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  1. #1
    RamsFan16 Guest

    I typed up Leonard Littles ESPN article. Here it is!

    Courtesy of ESPN The Magazine

    Two-Man Street
    A Death in the family has Leonard Little trying to make sense of his life. Again
    By Seth Wickersham

    Tonights honoree is hiding behind a tree. He stands in the chill fall darkness in his best suit.--a beautiful brown suit, a rich man's suit-- atop a hill that eases down to a high school football field. Some of the 3,000 people in the stands are here to watch his No.30 be retired at halftime soon to wach there Asheville (N.C.) High Cougars whip the North Buncombe Black Hawks. The honoree visited with the Cougars before they burst onto the field, telling them about his own life at Asheville, now 12 years gone, about how they could cherish their high school years, about the value of innocence.

    Tonights honoree isn't innocent anymore. Each morning and night, he begs and prays for forgiveness. And the forgiveness he seeks has him tucked behind a blue spruce, watching, waiting, wondering. Scared to death.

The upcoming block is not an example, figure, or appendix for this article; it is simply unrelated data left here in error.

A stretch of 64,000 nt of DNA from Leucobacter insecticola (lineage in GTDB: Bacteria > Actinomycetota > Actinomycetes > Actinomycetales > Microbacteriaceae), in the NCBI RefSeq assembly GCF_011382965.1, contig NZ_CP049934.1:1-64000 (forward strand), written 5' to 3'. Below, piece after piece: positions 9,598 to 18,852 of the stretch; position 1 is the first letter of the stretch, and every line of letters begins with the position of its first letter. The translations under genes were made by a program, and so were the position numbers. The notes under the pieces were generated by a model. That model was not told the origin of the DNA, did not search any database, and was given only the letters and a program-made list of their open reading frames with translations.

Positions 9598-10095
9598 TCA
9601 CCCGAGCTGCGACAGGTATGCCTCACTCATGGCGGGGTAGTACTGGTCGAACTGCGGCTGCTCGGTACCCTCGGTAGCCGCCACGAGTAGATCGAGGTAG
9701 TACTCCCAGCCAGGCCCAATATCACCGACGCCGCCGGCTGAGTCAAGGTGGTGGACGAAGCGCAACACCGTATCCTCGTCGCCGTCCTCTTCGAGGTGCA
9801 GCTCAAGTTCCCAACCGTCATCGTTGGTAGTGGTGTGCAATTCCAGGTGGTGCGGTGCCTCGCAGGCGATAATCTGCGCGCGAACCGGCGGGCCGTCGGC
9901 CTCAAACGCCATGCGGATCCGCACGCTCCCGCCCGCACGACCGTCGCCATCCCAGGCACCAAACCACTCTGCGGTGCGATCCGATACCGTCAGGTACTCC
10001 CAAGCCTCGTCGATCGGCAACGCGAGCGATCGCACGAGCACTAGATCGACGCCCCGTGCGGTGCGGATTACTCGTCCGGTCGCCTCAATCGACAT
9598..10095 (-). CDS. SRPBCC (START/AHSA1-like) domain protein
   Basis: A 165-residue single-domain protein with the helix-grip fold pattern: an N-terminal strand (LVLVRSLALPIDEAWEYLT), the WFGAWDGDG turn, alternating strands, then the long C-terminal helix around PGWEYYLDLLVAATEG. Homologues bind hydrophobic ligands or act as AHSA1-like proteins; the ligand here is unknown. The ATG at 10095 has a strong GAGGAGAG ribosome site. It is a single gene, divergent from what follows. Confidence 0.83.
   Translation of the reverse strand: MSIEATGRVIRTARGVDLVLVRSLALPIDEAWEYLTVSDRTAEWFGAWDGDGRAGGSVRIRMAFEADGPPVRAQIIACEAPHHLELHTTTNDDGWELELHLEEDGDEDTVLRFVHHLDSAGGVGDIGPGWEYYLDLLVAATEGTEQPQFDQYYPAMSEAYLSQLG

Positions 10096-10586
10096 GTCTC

HE WAS quiet, at first, because he was in shock. It was Oct. 20, 1998. Leonrad Litte was in Harriman, Tenn., at the home of his mother, Wanda, in her windowless basement, the TV sitting cold. It wasn't clear who he was now, not after what happened the night before. He wasn't the boy nicknamed Head, the locla star who had overcome poverty and an absentee dad and the temptation of easy street money. He wasn't the linebacker who, with Peyton Manning, co-captained the Volunteers and then earned a special-teams spot with the St. LOuis Rams. Now he was something ugly. He spent a few days in that basement before someone knocked at the door, a man in his 40s with sandy hair and a warm smile.

    John Berble's arrival was a suprise. They'd met at Tennessee years earlier, and Berble was a psychologist and finincial adviser for several former Vols. Everyone around Knoxville knew him as Dr. John, but Little hadn't talked to him in months. They went upstairs to the family oom, and Dr. John asked, "What Happened?"